“Following the release of the BBC Horizon Documentary “Teenagers vs. Cancer: A User’s Guide” at the end of June, issues surrounding cancer in young people have received a huge boost in profile within the UK media. Members of the FAIR trials group have been working tirelessly to ensure that these issues are reaching as many people as possible, and we’ve succeeded in getting articles about the documentary and FAIR trials in UK publications ranging from the Telegraph to the Daily Mail. Nevertheless, these articles have been the cause of some contention. Oversimplification of both language and content means that the complex issues within European Adolescent drug regulation are often hidden below the surface of unfair accusation in these articles. The question is, then, how we encourage coverage of these issues that is both positive and precise, whilst also being readable.
In Horizon, we heard the stories of 11 amazing young people who had been affected by cancer, each of them showing the immense difficulty and poignancy that the illness presents in our age group. Nick’s story of heart failure and sepsis following chemotherapy to treat leukaemia, or Yazz, who spent six months away from her home in Plymouth so that she could be treated in the teenage and young adult cancer centre in Bristol, show us that cancer in this age group presents unique and complex physical and social issues for patients. But what ran through the entire documentary is a sense of relentless optimism: Nick vists the Find Your Sense of Tumour summer camp for teenage and young adult cancer patients, and Yazz finds belonging in the CLIC Sergeant-funded Sam’s House. To parents and patients like myself, this optimism is entirely recognisable, but can be missed by the general public underneath the emotional weight of the patients’ experiences. The fundamental issue is that childhood and adolescent cancer does not make easy reading or watching. In his article for the Telegraph, Ben Lawrence titles the documentary as something that “strove to be cheerful” when in fact it simply was cheerful. We need to present teenage and young adult cancer more accurately, as the Horizon documentary did, through showing that as with all other age groups, life goes on for young people with cancer. By acknowledging that tone is as important as content in our coverage, we can show that, in the same way, positivity can be as important as the treatment itself in our disease.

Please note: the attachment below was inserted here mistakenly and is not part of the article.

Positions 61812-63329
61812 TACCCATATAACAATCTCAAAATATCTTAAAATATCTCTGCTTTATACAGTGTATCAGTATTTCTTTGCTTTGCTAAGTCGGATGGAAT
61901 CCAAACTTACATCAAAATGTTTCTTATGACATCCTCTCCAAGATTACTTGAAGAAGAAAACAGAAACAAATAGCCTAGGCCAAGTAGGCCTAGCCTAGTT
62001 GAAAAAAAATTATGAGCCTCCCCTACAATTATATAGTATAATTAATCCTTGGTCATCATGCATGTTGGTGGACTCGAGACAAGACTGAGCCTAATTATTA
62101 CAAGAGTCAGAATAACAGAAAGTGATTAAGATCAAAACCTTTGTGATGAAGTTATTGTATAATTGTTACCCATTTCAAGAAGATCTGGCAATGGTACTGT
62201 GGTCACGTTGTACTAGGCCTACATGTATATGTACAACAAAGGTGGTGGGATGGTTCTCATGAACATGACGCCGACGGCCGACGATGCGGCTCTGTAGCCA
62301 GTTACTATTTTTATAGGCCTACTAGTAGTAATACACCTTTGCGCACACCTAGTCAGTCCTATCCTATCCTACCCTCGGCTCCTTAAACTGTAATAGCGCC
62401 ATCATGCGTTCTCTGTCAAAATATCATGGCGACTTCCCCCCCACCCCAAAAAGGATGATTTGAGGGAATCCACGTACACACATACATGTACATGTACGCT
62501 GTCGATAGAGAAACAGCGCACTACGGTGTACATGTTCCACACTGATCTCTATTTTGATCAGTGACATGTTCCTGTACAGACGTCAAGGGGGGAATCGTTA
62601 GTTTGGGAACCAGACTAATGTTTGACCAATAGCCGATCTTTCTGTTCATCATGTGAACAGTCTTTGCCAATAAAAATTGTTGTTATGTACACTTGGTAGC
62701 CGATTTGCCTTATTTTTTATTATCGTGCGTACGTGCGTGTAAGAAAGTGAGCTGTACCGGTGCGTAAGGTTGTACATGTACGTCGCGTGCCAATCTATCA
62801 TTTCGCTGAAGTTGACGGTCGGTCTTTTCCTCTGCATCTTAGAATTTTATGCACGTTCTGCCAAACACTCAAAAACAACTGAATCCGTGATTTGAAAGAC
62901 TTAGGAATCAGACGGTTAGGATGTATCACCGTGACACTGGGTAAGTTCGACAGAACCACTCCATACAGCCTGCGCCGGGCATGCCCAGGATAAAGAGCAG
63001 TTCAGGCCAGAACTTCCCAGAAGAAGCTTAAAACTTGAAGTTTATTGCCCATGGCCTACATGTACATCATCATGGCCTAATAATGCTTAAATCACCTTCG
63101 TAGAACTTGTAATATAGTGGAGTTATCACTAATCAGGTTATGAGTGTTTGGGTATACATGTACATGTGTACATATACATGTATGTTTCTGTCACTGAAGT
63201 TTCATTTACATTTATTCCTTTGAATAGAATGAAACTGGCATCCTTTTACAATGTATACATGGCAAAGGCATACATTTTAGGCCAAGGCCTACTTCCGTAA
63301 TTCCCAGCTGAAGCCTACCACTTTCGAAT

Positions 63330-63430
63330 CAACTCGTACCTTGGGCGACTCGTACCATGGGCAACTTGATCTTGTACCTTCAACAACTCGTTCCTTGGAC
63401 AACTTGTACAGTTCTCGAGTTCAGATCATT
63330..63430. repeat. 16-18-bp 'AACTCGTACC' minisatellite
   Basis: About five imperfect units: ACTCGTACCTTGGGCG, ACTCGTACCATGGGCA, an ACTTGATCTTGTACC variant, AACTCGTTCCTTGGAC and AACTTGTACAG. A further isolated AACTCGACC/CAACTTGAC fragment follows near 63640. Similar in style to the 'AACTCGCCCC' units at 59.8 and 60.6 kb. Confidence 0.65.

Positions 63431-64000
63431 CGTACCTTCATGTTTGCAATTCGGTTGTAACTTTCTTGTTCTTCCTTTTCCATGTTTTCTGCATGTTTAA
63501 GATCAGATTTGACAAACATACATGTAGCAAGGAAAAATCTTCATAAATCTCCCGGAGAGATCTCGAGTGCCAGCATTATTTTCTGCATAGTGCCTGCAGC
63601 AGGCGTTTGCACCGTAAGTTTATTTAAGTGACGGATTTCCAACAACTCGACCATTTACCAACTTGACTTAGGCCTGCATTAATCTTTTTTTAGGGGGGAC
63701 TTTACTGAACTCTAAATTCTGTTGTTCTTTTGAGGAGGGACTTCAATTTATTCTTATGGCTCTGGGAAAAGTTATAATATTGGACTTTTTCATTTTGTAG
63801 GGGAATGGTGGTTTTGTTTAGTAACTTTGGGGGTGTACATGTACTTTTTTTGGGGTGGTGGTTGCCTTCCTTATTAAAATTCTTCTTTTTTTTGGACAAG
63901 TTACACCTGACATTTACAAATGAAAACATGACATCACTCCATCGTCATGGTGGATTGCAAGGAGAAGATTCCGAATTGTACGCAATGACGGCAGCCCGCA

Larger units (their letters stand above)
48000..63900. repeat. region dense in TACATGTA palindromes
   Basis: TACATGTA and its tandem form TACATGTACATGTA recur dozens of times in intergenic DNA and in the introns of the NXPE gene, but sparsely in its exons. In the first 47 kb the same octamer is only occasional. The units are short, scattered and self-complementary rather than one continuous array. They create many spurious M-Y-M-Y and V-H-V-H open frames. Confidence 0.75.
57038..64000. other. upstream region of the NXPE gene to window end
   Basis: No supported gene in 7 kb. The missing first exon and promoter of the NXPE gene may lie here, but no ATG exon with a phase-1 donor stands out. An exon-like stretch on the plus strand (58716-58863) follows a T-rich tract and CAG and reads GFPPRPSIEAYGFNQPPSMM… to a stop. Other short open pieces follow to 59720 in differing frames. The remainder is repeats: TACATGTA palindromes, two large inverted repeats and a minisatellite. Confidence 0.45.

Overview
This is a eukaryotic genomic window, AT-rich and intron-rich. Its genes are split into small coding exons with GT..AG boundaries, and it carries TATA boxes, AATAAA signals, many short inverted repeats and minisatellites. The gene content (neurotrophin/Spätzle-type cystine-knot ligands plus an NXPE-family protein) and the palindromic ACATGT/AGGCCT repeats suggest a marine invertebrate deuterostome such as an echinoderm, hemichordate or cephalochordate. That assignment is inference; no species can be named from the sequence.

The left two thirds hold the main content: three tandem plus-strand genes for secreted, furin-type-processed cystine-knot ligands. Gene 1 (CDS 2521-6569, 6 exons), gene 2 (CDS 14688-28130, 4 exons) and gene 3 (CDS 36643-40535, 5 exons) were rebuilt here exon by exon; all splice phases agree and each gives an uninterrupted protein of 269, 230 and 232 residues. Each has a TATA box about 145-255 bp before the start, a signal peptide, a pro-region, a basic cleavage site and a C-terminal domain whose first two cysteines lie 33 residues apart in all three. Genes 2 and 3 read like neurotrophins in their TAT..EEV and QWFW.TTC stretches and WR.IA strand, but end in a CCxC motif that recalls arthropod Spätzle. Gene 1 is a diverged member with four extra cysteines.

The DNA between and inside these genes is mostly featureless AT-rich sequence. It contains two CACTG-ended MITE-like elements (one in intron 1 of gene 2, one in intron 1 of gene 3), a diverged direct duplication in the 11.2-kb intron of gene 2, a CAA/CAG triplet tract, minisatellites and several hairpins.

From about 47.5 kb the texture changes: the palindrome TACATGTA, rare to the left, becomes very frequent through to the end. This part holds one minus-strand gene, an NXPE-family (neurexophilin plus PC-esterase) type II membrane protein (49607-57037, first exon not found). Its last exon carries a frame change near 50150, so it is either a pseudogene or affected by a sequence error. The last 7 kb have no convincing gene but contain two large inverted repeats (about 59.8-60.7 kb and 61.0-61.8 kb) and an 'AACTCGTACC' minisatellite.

Horizon also showed us the story of Chloe Binner, a sarcoma patient denied access to potentially life-saving treatments on an adult clinical trial because she was too young to be accepted. The issue was covered with great poignancy and care within the documentary, and it showed the vast importance of groups like Unite2Cure in resolving the issue of access to clinical trials for young people with cancer. By contrast, the headline-grabbing “Tragedy of children dying with cancer because drug companies won’t include them on trials” from the Daily Mail highlights the need for nuance and avoidance of inflammatory language in these articles. The article itself covers the main issues well and provides a good description of the problems we face at FAIR trials and the necessity of changing regulation to involve young people in adult clinical trials. With a monthly readership of 29 million people in the UK, the Daily Mail article is a huge step forward in the public dissemination of the FAIR trials group and Accelerate platform. But we must be clear about our work; we are not here to pass blame, we are here to solve a fundamental problem in European oncology, and we must recognise that as important as this article is, it may alienate the drug companies who we work with. The article is a great success, but we should learn that oversimplification even in the title often leads to inaccuracy.
Looking forward, the Horizon documentary and subsequent work in public dissemination is a huge success for the FAIR trials working group. We have gained a much greater reach to the public, and should aim to continue this trend with our work in the future. However, we also need to recognise that our subject is a difficult one: teenage and young adult cancer does not sell headlines, and so we are vulnerable to misconceptions and oversimplifications which exaggerate the truth. We must be more stringent in how we tackle our dissemination so that it is accurate for all involved in FAIR trials, from the patients to the clinicians and drug companies, so that we best represent ourselves on the national stage”.